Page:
Voting in the first round of Egypt's presidential election has begun today across the country's twenty-seven governorates and will continue tomorrow, with polling-stations open from 8:00 AM to 8:00 PM each day. The contest is, in a word, unpredictable.
Background on these elections (electoral process; schedule; candidates; opinion-polling) can be found in Part III (8 March) and Part IV (17 May) of this intermittent series. The purpose of the present diary is to provide the last available opinion-polling, discuss briefly the results of the expat vote (concluded 17 May) and discuss some of the reasons why, in my opinion, this race is so difficult to predict.
Join me over the Itzl, won't you?
Since the publication of Part IV of this series, several additional opinion-polls have been released, the results of which are available below. I have also corrected an oversight and appended a column for "undecided." (n.b.: the Al-Ahram Center seems to be including "undecided, but lean" in their percentages for individual candidates; annoying, but there it is.)
Al-Ahram Center for Political and Strategic Studies
|28 April-1 May||39.0%||24.0%||17.2%||7.0%||6.7%||10.7%|
|29 April-1 May||11.0%||11.0%||6.0%||2.0%||n/a||42.0%|
If the polling is accurate, Shafiq's star does seem to be rising. While not officially endorsed by SCAF, he is widely viewed as SCAF's candidate and is running a law-and-order campaign in which he lauds both his own military biography and the stability afforded by SCAF over the past fifteen months. Shafiq is a foloul, a remnant of the Mubarak regime, having served in numerous governmental offices including that of Prime Minister for the final eighteen days of the Mubarak presidency. Shafiq's increased support may (repeat: "may") represent the swath of the Egyptian populace referred to as "the silent majority" for whom wistful recollection of the stability of pre-revolution Egypt, embodied by Shafiq, seems a desirable alternative to the uncertainties inherent to any of the other four leading candidates.
EXPATRIATE VOTING RESULTS
Strange as it seems to me, the results of the first round of voting among Egypt's expatriates were released preliminarily on a country-by-country basis almost as soon as they were tallied. Results by country are summarized here (Egypt Independent [22 May]). Accusations of irregularites in Saudi Arabia, where almost half of all Egyptian expats registered to vote reside, have however led the Supreme Presidential Elections Commission (SPEC) to defer the announcement of the final results from the Kingdom (Al-Ahram [22 May]). In other words, we don't yet know the results of the expatriate vote. Abul-Fotouh holds a lead excluding votes from KSA, but Mursi will vault to the head of the pack if the contested results from KSA stand.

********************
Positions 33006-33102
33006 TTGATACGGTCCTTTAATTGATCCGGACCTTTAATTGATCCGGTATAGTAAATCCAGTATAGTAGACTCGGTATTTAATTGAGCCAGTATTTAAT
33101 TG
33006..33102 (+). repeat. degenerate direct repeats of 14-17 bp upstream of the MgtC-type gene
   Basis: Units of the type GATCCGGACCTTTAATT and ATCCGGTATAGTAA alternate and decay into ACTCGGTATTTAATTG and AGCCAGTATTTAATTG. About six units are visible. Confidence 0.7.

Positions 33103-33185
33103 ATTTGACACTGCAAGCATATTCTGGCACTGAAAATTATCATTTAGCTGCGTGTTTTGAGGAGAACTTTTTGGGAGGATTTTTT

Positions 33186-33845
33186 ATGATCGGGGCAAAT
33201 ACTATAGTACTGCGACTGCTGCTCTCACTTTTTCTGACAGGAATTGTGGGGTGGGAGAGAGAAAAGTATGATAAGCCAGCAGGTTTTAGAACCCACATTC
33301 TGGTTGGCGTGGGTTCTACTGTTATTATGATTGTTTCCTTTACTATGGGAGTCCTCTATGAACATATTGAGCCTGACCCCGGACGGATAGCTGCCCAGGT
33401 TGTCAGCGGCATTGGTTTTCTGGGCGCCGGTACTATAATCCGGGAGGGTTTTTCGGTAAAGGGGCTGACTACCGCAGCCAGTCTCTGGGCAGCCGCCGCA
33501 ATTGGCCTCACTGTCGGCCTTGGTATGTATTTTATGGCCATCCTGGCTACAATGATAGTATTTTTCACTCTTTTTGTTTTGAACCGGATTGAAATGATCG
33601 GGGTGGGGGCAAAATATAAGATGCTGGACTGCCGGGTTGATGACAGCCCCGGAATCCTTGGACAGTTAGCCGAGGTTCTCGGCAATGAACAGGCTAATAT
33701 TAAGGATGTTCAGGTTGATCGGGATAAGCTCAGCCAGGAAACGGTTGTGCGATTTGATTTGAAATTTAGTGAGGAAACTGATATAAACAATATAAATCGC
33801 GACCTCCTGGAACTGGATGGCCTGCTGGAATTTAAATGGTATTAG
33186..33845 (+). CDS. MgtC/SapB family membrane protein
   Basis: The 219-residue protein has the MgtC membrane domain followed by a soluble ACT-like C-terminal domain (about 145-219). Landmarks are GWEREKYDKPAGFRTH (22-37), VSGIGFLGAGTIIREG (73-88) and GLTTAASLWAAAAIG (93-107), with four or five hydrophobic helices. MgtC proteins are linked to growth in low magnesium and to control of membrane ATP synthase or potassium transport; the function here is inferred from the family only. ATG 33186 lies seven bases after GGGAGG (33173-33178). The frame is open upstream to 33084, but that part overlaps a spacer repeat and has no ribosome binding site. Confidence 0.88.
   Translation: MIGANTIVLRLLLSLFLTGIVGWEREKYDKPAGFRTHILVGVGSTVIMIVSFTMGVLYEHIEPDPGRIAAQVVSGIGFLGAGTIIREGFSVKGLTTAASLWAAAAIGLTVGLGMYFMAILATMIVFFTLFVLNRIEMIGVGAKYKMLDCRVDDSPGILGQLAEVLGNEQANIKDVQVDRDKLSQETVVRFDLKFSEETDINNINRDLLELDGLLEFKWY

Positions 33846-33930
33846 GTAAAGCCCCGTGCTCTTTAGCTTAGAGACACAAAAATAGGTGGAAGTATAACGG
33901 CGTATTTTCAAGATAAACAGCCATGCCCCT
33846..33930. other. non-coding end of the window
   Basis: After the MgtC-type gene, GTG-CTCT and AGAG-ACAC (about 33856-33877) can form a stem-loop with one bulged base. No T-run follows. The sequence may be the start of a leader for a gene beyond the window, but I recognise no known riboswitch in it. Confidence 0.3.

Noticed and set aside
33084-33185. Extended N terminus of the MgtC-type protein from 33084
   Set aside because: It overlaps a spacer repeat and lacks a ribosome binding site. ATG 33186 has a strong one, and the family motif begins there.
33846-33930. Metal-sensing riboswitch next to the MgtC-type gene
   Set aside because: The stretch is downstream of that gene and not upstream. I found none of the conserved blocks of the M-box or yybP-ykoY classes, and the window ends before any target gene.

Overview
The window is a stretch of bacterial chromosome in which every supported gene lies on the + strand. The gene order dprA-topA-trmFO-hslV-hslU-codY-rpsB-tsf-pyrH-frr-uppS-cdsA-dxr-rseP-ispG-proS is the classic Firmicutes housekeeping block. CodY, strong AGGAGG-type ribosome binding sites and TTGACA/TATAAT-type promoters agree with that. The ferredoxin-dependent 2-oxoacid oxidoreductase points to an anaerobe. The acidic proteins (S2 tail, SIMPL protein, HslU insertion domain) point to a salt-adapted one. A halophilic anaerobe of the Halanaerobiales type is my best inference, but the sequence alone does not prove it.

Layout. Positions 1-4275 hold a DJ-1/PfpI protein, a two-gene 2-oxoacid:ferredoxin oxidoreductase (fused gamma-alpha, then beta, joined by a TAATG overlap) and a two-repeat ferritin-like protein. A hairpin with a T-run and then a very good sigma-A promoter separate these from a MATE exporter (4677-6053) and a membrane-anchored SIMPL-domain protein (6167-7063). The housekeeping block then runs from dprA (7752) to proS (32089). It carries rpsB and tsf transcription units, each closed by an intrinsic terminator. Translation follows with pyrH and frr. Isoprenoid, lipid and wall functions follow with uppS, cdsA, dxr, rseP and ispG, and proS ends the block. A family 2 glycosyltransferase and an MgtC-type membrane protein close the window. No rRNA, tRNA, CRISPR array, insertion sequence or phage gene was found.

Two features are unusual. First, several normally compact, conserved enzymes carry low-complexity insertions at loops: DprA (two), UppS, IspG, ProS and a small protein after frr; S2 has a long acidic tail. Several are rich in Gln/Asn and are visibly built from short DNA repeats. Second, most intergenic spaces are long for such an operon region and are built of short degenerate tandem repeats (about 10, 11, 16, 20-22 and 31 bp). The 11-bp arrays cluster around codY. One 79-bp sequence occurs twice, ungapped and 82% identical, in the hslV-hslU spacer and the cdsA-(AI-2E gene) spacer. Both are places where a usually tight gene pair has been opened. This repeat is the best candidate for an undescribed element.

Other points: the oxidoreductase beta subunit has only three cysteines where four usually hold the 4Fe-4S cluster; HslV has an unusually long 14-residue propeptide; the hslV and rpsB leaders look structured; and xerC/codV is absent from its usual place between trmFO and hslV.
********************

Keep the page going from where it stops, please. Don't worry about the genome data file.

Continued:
In the end, however, the expat vote will be a small fraction of the total vote and there is no reason to believe that it is necessarily predictive of the domestic vote. SPEC anticipates concluding their investigation of the alleged irregularities in time to announce the final results of the expat vote together with the results of the domestic vote.
FACTORS TO CONSIDER
As I stated in the introduction, this election is nigh on unpredictable at this point. The high percentages of undecided voters (~30-35%) in the latest available polling certainly complicates any prediction. Identifying the array of interests informing individuals' votes is also difficult. Some are clearly voting "for" candidates and/or ideologies and have likely been among the ranks of the "decided" for some time. Others are voting "against" candidates and institutions, perhaps waiting until the last moment to decide upon an acceptable alternative.
I have remarked on several occasions my assessment that it is unlikely that any candidate will amass the required 50%+1 of the vote to secure the election in the first round and thus avoid triggering a runoff election next month between the two leading candidates. I still believe that, though my confidence is admittedly somewhat shaken and given the rise in Shafiq's support I am far less confident in who those two leading candidates will be.
Interesting times, indeed...